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Maths VPN Service

Introduction

  • When working remotely, you may find that there are resources you need to access and cannot because they are blocked at the Maths firewall. For example the Mathematics administrative database.
  • Accessing your home directory and other files used in your work is more difficult from off-campus.
  • There are still websites around which restrict access by IP address (though this is becoming less common).

The use of a VPN (Virtual Private Network) can help with these problems. While connected to the Maths VPN, your computer is effectively inside the firewall and is advertised as having the Maths VPN server's IP address.

Caveat - ejournals

It should not be necessary to use the VPN to access ejournals, and if you are a visitor and have not been granted off-campus access, doing so is in violation of the JISC Model Licence. If you are a current staff member or student and there is a journal you can only access on site or with the VPN, please report the problem using the "ejournals and eresources problem report form" below.

Connecting to the Maths VPN

Windows (Vista and later)

Tested on Windows 10 Pro.

To install OpenVPN on Windows:

Installing the OpenVPN GUI client will automatically start the "OpenVPN Interactive Service" and cause it to start at boot time. To configure the client then connect to the VPN, find it in the system tray (the icon is highlighted below).

The Windows OpenVPN icon

Right-click and choose Import File to import the windows.ovpn profile, then right-click again and choose Connect.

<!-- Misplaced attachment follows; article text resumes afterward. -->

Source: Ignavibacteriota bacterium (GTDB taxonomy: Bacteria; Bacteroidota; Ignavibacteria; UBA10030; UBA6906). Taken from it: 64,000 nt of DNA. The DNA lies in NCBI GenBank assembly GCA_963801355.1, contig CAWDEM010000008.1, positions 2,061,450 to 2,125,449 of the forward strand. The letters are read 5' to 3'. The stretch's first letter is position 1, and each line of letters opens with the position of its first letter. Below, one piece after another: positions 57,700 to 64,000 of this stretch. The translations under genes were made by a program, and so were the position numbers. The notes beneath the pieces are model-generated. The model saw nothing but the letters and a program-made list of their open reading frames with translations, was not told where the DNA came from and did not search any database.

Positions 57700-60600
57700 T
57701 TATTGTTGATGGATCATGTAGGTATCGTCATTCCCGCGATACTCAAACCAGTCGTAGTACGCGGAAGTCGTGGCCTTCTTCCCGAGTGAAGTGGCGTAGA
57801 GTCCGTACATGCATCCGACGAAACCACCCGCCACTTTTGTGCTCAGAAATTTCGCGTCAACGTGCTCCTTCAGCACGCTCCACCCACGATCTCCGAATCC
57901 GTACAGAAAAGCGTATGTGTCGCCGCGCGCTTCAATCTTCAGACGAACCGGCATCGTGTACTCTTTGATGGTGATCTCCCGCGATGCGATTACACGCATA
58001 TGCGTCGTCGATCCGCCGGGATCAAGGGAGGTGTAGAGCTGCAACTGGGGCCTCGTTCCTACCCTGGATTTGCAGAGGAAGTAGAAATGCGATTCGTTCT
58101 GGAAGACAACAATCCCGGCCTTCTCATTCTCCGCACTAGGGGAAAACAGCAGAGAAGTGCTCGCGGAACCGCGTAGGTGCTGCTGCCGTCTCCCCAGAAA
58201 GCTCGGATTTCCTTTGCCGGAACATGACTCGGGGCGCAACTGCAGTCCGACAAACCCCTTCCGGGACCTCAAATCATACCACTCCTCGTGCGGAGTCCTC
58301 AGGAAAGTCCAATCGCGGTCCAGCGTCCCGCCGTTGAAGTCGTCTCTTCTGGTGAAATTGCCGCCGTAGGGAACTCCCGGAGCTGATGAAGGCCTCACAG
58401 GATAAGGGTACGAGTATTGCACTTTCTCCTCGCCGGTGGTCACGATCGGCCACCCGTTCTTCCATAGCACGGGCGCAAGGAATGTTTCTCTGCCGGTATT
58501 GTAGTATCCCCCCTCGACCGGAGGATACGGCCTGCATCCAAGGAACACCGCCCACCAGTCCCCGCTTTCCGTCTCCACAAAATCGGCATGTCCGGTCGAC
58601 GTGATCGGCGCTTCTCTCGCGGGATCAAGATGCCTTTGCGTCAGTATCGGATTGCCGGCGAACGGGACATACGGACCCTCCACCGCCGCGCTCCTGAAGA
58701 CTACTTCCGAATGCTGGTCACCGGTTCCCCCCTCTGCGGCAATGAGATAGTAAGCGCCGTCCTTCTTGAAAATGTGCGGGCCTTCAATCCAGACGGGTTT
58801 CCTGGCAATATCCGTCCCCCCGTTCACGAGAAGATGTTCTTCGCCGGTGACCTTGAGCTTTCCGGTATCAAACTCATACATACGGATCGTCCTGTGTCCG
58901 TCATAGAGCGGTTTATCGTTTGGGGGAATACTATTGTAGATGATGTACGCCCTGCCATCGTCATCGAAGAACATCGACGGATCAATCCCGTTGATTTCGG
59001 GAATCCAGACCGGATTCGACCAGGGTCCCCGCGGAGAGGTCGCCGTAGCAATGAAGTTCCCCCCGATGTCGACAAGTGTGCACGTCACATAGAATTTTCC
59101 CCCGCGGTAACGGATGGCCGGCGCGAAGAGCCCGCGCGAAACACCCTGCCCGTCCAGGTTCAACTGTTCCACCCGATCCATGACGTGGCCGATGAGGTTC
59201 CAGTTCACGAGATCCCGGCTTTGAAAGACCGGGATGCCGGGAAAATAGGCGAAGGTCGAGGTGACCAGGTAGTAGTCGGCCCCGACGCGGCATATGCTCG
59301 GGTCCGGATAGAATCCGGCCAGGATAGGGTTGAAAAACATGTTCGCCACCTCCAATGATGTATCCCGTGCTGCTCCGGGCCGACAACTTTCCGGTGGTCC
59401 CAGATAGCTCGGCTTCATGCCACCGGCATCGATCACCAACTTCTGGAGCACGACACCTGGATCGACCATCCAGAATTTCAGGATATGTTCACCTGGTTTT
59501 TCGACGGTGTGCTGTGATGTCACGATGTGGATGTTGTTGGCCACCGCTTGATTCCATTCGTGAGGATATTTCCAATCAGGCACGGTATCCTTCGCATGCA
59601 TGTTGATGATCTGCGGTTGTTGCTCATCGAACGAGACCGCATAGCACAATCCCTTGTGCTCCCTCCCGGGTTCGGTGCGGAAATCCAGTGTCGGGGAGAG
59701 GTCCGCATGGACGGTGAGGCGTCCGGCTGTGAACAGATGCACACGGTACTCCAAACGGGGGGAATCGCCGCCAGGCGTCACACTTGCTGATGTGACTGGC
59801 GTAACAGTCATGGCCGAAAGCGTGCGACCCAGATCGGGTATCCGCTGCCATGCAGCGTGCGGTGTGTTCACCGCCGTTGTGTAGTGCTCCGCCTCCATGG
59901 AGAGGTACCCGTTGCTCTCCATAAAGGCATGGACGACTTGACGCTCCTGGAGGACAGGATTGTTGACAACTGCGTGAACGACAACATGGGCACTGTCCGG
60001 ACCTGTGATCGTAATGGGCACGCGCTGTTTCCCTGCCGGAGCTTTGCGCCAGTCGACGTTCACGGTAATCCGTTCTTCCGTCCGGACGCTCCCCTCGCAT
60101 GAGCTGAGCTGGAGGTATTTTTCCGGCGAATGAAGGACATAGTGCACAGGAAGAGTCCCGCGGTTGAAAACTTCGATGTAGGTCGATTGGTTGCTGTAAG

OS X

Tested on High Sierra.

Drag and drop .ovpn file

Two error messages will pop up:

  • Answer "Always use the plugin" when asked about openvpn-down-root.so.
  • Ignore the message about comp_lzo (an option to compress traffic over the VPN which will apparently become obsolete in later versions.)

You can then connect and disconnect via the Tunnelblick icon.

Ubuntu 16.04

To install OpenVPN on Ubuntu 16.04:

To connect to the Maths VPN type this into a terminal window and log in with your Maths username and password when requested. Press Ctrl-C in the same window to terminate the connection.

# Replace ubuntu.ovpn by the name you gave the profile
sudo openvpn ubuntu.ovpn

Ubuntu 18.04

To install OpenVPN on Ubuntu 18.04:

You can connect via the GUI. To set up the VPN the first time:

Open Settings via the Dash and click on Network, then click the plus sign next to VPN.

Ubuntu 18.04 network<br />
					   settings dialog

  • Click "Import from file" and open the Maths Ubuntu profile.
  • Enter your Maths username and optionally your password (if you leave it blank you will be asked for it every time you connect)
  • Click the green Add button.

Ubuntu 18.04 Add VPN dialog

You can click On/Off in the Network Settings window to connect/disconnect or you can connect and disconnect via the Network Manager icon.

iOS

Tested on an iPhone 7 running iOS version 11.4.1 (15G5077A).

Known not to work on an iPhone SE.

Android

Tested on a Samsung Galaxy J6 running Android Oreo (8.0.0).

To install OpenVPN on Android:

On a Samsung Galaxy J6, if you tap and hold on the "Maths Android profile" link above and select "Save link" then it will automatically be loaded into the OpenVPN client. Tap on the profile and enter your username and password to connect. Tap again to disconnect.

OpenVPN for Android<br />
					     client

 

Logging

We log your connections and disconnections from the VPN. While you are connected we also log your network traffic (this includes the IP addresses of the machines you connect to and the network port you connect on, but not details of the specific web pages you visit, nor anything about your email except that your computer connected to such-and-such a mail server at such-and-such a time). This is required by the UIS because otherwise, if there were an issue with a rogue VPN client, we would only know that a machine using the VPN server's IP address was causing trouble on the network, and we would have to shut the VPN down until the issue was resolved.

The logs are kept for 4 weeks, they are only accessible by Computer Officers, and we only look at them when there is a problem, we are trying to trace a bug or we suspect misuse.